Credit cards are convenient and can be valuable for a business which needs a temporary infusion of cash. The Federal Reserve observes that in 2009, 83% of small businesses used credit cards, with 41% using personal cards. Despite this massive use of credit cards, small business credit cards only account for a small portion of small business debt, as most business owners have the sense to pay back their credit card every month.
However, there is more to using a credit card for your business beyond “pay the credit card back at the end of the month.” Here are 5 tips which any business should know about credit cards before you just decide to use your MasterCard to buy office supplies.
1. Know the difference between personal and business credit cards
There is nothing wrong with using a personal credit card to handle business expenses, but you may want to get a business credit card instead.
Business credit cards have some key advantages if you are a small but expanding business. You can have copies of the same business credit card, which will let you and your subordinates make purchases on their own. Paying off business credit cards also improves your business credit, which will make it easier to get loans on better terms. On the other hand, business credit cards lack the consumer protections of personal credit cards.
If you want a more detailed list of the differences between a business and personal credit card, NerdWallet has an excellent article on the subject and which one may be right for you. At minimum, do your research on which one your business should go with.
2. Look for the best rewards plan
Don’t just go with the first credit card plan that looks alright. Many business and personal credit cards offer unique rewards which will be well-suited for your particular business. For example, if you or your workers have to travel a lot, then a card which offers airline or hotel perks would be ideal. If you drive a lot, then gas rewards would be great.
Also compare monthly fees, interest rates, and what the payment plans are. If you are worried about credit card fraud, you should also see what protection plans are offered.
3. Never mix up personal and business expenses
Even if you decide to stick with a personal credit card, you should never use the same credit card to buy office supplies and groceries.
The big reason is for bookkeeping purposes. When it is time to pay back your credit card at the end of the month, it can be tricky to figure out what goes under business expenses and what does not (if you mix them up on the same card). By keeping separate cards, you can know exactly how much your business spent without needing to go over every single item.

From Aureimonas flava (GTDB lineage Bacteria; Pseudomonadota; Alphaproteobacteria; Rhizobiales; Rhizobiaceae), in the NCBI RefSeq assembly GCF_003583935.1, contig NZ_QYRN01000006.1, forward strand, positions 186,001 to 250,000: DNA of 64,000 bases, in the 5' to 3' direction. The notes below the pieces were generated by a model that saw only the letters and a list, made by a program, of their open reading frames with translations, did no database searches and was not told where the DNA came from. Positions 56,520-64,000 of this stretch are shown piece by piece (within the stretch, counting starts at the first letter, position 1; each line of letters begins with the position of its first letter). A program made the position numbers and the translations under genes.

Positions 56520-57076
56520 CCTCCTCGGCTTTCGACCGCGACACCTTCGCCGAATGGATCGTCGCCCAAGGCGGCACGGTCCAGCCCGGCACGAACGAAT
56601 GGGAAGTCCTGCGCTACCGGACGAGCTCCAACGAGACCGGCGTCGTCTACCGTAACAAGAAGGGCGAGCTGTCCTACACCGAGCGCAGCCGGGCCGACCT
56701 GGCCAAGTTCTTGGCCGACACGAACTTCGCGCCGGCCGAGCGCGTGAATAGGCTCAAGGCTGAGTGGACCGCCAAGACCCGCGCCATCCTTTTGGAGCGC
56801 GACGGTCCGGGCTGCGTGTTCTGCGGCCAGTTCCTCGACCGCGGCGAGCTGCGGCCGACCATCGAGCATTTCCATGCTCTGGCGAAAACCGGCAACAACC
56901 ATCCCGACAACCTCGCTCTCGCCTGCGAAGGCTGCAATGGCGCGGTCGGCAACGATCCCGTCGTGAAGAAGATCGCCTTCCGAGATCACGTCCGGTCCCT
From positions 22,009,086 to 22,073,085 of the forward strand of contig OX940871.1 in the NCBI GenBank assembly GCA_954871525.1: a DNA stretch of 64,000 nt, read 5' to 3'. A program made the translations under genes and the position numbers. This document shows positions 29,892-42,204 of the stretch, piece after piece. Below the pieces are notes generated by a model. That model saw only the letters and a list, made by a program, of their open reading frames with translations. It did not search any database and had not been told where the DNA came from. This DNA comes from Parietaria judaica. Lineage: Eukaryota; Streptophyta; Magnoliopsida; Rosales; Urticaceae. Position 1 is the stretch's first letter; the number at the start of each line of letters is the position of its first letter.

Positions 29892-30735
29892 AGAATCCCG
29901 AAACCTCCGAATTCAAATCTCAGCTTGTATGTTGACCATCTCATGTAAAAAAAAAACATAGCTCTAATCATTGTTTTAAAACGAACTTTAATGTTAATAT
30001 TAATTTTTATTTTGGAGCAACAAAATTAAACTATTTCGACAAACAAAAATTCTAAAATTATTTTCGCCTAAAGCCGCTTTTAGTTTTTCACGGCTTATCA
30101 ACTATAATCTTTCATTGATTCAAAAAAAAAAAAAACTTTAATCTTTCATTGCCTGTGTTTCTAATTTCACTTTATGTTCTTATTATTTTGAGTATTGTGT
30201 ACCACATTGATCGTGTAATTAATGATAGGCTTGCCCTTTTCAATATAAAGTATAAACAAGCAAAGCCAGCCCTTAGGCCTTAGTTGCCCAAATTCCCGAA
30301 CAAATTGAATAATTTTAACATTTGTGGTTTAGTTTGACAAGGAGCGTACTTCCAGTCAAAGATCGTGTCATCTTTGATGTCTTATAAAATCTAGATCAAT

Furthermore, if you go with a business credit card, using the business credit card for personal finance shows a lack of seriousness about your business. Keep business to business, and your personal expenses personal.
4. Be careful with who has your business credit card
As noted above, one of the advantages of a business credit card is that you can make multiple copies and hand them to your employees. If you have an employee who makes large purchases, giving him a company credit card means that he can pay for business expenses without having to front his own money and wait for a reimbursement.
Obviously, you should not just hand those credit cards out. Business credit cards should only go to employees who regularly make big or important purchases for the company, or for those who are away from the office.
It’s important to trust and verify. If an employee uses his business credit card for personal expenses, your business will be held liable. While you can obviously fire him, abusing a company credit card is not a criminal offense.
5. Use your credit card as little as possible
Credit cards can be useful as an emergency cash resource, and can help track your expenses. However, there are risks to becoming dependent on them.
A small business will always have funding options. Talk to investors, ask your friends and family for funds, and tap into personal accounts. Even a bank loan’s interest rates will normally be lower compared to a business credit card.
Credit cards have value for some of the reasons noted above. Plus, spending a certain amount and paying it back every month can improve your business credit rating. Remember, if you use it too heavily, or if your business suddenly hits a downturn, then you can find yourself facing mounting high-interest debt, which will destroy your business. Try to avoid using it for big purchases unless you have no other option.